Skip to main content

Studies of Surface-Adsorbed Fluorescently Labeled Casein and Concanavalin A Using Surface Plasmon-Coupled Emission

Abstract

We report the use of surface plasmon-coupled emission (SPCE) as an analytical tool to study the photophysics of surface-adsorbed fluorescently labeled proteins. The study uses plasma etching of PMMA surface followed by deposition of poly(diallyldimethylammonium chloride) (PDDA) for surface protein detection. PDDA increases the overall amount of the captured protein and also promotes dye aggregation. The photon-sorting properties of the SPCE process allows for wavelength separation of the individual components from the protein–dye aggregates. This has been exploited to study the fluorescence emissions from casein labeled with fluorescein isothiocyanate and concanavalin A labeled with tetramethylrhodamine. Based on the current findings, the proteins can be used to measure background fluorescence or to monitor the microenvironments in fluoroimmunoassays on SPCE substrates.

This is a preview of subscription content, access via your institution.

Fig. 1
Fig. 2
Fig. 3
Fig. 4

Abbreviations

SPCE:

Surface plasmon-coupled emission

PMMA:

Poly(methyl methacrylate)

RK:

Reverse Kretschmann

SPR:

Surface plasmon resonance

FITC:

Fluorescein isothiocyanate

Con A:

Concanavalin A

TMRhodB:

Tetramethylrhodamine

LBL:

Layer by layer

References

  1. Sentandreu MA, Aubry L, Toldrá F, Ouali A (2007) Blocking agents for ELISA quantification of compounds coming from bovine muscle crude extracts. Eur Food Res Technol 224:623–628

    CAS  Article  Google Scholar 

  2. Sharon N, Lis H (1972) Lectins: cell-agglutinating and sugar-specific proteins. Science 177:949–959

    CAS  Article  Google Scholar 

  3. Dong J, Mielczarski JA, Mielczarski E, Xu Z (2008) In situ characterization of the adsorbed concanavalin A on germanium surface at various pH. Biotechnol Prog 24(4):972–980

    CAS  Article  Google Scholar 

  4. Revell DJ, Knight JR, Blyth DJ, Haines AH, Russell DA (1998) Self-assembled carbohydrate monolayers: formation and surface selective molecular recognition. Langmuir 14:4517–4524

    CAS  Article  Google Scholar 

  5. Vetri V, Carrotta R, Picone P, Di Carlo M, Militello V (2010) Concanavalin A aggregation and toxicity on cell cultures. Biochim Biophys Acta 1804(1):173–183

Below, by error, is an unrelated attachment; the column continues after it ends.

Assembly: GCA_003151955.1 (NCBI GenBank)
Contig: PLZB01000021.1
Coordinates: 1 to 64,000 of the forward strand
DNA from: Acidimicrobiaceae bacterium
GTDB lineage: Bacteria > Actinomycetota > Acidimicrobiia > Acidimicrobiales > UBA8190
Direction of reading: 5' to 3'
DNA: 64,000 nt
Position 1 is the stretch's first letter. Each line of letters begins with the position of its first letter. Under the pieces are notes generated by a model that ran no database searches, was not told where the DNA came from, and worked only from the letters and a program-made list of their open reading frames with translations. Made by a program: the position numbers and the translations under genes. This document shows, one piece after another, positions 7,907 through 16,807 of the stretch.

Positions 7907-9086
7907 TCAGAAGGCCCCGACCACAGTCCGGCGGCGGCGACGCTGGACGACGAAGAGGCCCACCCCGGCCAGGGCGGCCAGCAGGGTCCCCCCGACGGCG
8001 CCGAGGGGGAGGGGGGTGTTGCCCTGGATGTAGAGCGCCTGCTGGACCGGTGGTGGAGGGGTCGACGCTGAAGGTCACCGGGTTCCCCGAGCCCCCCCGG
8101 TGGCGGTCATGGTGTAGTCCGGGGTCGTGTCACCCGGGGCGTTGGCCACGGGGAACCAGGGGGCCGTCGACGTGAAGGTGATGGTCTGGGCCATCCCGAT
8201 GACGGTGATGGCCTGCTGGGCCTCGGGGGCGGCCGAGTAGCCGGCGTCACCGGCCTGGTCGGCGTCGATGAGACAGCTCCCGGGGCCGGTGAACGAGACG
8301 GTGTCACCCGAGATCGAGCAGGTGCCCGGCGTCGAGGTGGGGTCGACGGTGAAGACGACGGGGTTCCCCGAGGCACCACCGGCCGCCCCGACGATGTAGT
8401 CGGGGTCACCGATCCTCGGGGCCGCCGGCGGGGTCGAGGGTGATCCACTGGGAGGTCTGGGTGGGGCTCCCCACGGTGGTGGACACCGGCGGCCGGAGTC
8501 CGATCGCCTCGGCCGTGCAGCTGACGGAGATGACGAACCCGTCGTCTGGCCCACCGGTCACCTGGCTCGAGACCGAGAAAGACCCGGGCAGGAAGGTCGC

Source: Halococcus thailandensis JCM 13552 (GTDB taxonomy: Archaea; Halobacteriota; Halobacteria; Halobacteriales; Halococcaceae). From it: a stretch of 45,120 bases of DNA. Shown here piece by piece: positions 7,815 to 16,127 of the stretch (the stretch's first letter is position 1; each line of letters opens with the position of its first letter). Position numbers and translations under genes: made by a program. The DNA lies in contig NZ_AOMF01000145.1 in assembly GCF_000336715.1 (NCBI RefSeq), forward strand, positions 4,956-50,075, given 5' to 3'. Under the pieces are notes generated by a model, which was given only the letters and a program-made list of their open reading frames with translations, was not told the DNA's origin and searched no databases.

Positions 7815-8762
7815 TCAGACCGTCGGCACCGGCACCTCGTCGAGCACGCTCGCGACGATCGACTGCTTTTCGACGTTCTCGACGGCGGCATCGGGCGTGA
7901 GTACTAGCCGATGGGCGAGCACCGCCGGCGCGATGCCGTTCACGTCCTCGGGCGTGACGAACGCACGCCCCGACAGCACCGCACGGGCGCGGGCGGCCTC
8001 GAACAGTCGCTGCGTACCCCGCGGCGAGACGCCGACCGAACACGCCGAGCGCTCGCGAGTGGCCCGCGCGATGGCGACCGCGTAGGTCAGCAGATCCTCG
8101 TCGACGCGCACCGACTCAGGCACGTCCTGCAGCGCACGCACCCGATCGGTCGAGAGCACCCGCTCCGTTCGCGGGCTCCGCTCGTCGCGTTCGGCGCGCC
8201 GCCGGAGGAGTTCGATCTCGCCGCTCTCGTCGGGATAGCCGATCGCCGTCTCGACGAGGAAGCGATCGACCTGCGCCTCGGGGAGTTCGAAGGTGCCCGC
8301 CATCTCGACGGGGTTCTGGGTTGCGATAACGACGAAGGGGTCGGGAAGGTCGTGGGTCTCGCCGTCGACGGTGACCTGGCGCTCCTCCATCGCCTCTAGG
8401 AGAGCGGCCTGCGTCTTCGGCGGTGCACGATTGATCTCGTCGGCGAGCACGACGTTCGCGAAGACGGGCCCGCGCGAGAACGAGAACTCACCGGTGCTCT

CAS  Google Scholar 

  6. Lakowicz JR (2004) Radiative decay engineering 3. Surface plasmon-coupled directional emission. Anal Biochem 324:153–169

    CAS  Article  Google Scholar 

  7. Hiep HM, Fujii M, Hayashi S (2007) Effects of molecular orientation on surface-plasmon coupled emission patterns. Appl Phys Lett 91:183110–183113

    Article  CAS  Google Scholar 

  8. Gryczynski I, Malicka J, Gryczynski Z, Lakowicz JR (2004) Radiative decay engineering 4. Experimental studies of surface plasmon-coupled directional emission. Anal Biochem 324(2):170–182

    CAS  Article  Google Scholar 

  9. Ray K, Chowdhury MH, Lakowicz JR (2008) Observation of surface plasmon-coupled emission using thin platinum films. Chem Phys Lett 465(1–3):92–95

    CAS  Article  Google Scholar 

  10. Aslan K, McDonald K, Previte MJR, Zhang Y, Geddes CD (2008) Silver island nanodeposits to enhance surface plasmon coupled fluorescence from copper thin films. Chem Phys Lett 464(4–6):216–219

    CAS  Article  Google Scholar 

  11. Ray K, Szmacinski H, Enderlein J, Lakowicz JR (2007) Distance dependence of surface plasmon-coupled emission observed using Langmuir–Blodgett films. Appl Phys Lett 90:251116-3

    Google Scholar 

  12. Kostov Y, Smith DS, Tolosa L, Rao G, Gryczynski I, Gryczynski Z, Malicka J, Lakowicz JR (2005) Directional surface plasmon-coupled emission from a 3 nm green fluorescent protein monolayer. Biotechnol Prog 21:1731–1735

    CAS  Article  Google Scholar 

  13. Smith DS, Kostov Y, Rao G (2007) SPCE-based sensors: Ultrafast oxygen sensing using surface plasmon-coupled emission from ruthenium probes. Sens Actuator B 127:432–440

    Article  CAS  Google Scholar 

  14. Stefani FD, Vasilev K, Bocchio N, Stoyanova N, Kreiter M (2005) Surface-plasmon-mediated single-molecule fluorescence through a thin metallic film. Phys Rev Lett 94:023005-4

    Google Scholar 

  15. Matveeva EG, Gryczynski Z, Malicka J, Lukomska J, Makowiec S, Berndt KW, Lakowicz JR, Gryczynski I (2005) Directional surface plasmon-coupled emission: application for an immunoassay in whole blood. Anal Biochem 344:161–167

    CAS  Article  Google Scholar 

  16. Aslan K, Zhang Y, Geddes CD (2009) Surface plasmon coupled fluorescence in the visible to near-infrared spectral regions using thin nickel films: application to whole blood assays. Anal Chem 81:3801–3808